12. AK Hunter

    AK Hunter Member

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    Not when I have a freezer full of deer. LOL
     
  13. frogfurr

    frogfurr Member

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    There was a time in Ohio that deer were non existent. Wiped out. Until about 1980.
     
    Last edited: Jun 5, 2021
  14. Shanghai McCoy

    Shanghai McCoy Member

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    Shouldn't that be "What shell do you recommend for oyster ?"... o_O
    ;)
     
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  15. WestKentucky

    WestKentucky Member

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    My grandma was a child of the depression. She was the baby of a family of 7 kids 2 parents and a grandmother in the home. That’s 10 mouths to feed, during the depression. They are everything “except buzzard and polecat” and grandmas job was to run a trot line on the creek and pond, carry a single shot 22 and kill anything that moved and bring it home for dinner. She listed off a bunch of critters that didn’t sound super appetizing, but apparently was pretty fair. She got scolded for black snake because they eat mice and mice eat what little food was in the pantry. I can see her sitting in her big rocking chair with a cigarette in one hand and her walking cane on the other just totally in a daze telling the story. On to the subject matter... she would kill coins in the winter and hang them up in a tree to let them freeze. If she didn’t kill anything else she would bring home a coon, but she despised it. She said it stunk and had an odd flavor that they never could get out of it. When they tried to make it taste good they used so much stuff that it cost as much as buying soup bones from the butcher.

    A few she said were good...
    Cottonmouth
    Wood hen
    Owl
    Fox
    Bobcat
     
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  16. frogfurr

    frogfurr Member

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    Muskrat
    Snapping turtle
    Quail
    Pheasant
    Rabbit
    Fish
    Puff balls
    Morels
    Squirrels
    Dandelions
    Poke weed
    Dandelion greens

    These are what we had available from the forest.
     
  17. BJung

    BJung Member

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    I've had racoon before. I gave it to my cousin to cook it for me and it had the texture of stew beef to me. I wouldn't mind eating it again. I had a girlfriend who's grandmother cooked a opossum but I never tried that. I suppose it's good. Jed Clampet in the Beverly Hillbillies loved the way Granny made it.
     
  18. .38 Special

    .38 Special Member

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    I have been playing at "primitive" archery for the past couple of decades, and one of the things which impresses me about those gentlemen is that if they kill it, they eat it.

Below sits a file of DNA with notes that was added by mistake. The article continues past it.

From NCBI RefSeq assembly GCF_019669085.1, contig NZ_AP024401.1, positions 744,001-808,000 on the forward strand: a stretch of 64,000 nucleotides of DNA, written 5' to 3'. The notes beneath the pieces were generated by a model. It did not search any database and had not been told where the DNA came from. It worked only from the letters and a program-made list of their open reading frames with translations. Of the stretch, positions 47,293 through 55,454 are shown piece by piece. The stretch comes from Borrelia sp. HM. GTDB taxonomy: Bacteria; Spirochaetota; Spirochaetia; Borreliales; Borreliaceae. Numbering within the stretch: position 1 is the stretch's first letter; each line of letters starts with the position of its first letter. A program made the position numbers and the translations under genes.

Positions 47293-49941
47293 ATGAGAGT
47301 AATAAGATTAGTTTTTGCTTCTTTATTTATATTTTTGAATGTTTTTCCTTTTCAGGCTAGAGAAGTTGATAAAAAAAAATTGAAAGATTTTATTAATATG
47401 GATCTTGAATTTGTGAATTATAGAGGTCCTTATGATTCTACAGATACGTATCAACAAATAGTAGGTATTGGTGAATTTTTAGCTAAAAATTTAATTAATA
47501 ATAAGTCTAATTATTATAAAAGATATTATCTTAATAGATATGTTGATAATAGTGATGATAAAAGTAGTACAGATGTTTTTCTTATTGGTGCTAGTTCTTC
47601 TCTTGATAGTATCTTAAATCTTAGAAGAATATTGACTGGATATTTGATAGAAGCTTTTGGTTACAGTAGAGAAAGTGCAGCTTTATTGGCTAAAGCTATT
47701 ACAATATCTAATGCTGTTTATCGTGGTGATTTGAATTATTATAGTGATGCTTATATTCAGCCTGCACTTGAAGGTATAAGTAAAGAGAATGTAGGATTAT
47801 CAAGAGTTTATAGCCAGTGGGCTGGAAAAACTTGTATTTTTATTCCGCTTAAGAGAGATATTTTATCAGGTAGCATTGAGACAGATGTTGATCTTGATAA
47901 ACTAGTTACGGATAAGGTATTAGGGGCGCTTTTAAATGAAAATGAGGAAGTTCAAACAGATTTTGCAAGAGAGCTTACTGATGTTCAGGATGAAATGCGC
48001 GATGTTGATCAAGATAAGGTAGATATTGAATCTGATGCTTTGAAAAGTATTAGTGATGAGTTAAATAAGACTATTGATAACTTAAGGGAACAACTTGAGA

That has become my mantra as well, and I have found that with one horrendous exception (an old boar hog that must have had syphilis or something) that they are right.

    Short version: the pressure cooker is a miracle worker. With the exception of syphilitic pigs, there is no meat that cannot be made palatable with a crock pot and a good chili recipe.
     
  19. JohnKSa

    JohnKSa Moderator Staff Member

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    A common theme in true Mexican food are dishes that are based on some stock ingredients and spices to which you can add just about any meat ingredient that has been ground or shredded without changing the overall character of the dish very much.
     
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  20. Loyalist Dave

    Loyalist Dave Member

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    The part about the "freeze" may be as rabbits live in areas where there is no hard freeze, but not eating them at certain times of the year is perhaps the basis for the tale.... Where it does freeze, perhaps sick animals would die, and thus the remainder would be OK to hunt and eat ?
    Tularemia aka Rabbit Fever
    https://en.wikipedia.org/wiki/Tularemia

    LD
     
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  21. Golfanaticshooter

    Golfanaticshooter Member

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    I like Rib Eye, is that wrong?
     
  22. CapnMac

    CapnMac Member

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    Raccoon fat, from my experience has an odd, "flat" gaminess to it, that's hard to cook out (or season around).
    And the meat is often very marbled with the fat (except in the very early spring) which makes the meat greasy/oily and imputes that flavor to the meat.
    It does not stew well at all.
    Unless, perhaps, a person slow cooked the meat to build a bark (and drip away the fat), and stewed the barky-seared meat after.
    Can't say I'm a fan.
    So, in full answer to the OP question, I'm barely up to eating once a decade, year around not one of my choices.
     
  23. Bandit67

    Bandit67 Member

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    :barf::barf::barf::barf::barf::barf::barf::barf::barf:
    Yuck!
     
  24. whughett

    whughett Member

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    I’ve eaten raccoon on several occasions at game dinners over the years until the state started regulating the practice of public game dinners.
    Mostly it was cooked in a tomato sauce that essentially covered up any game taste.
     
  25. red rick

    red rick Member

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    Tomato sauce , taco seasoning , chili powder and teriyaki sauce works wonders . A good gravy can help things also . My grandma could cook your boot and make it tender and delicious .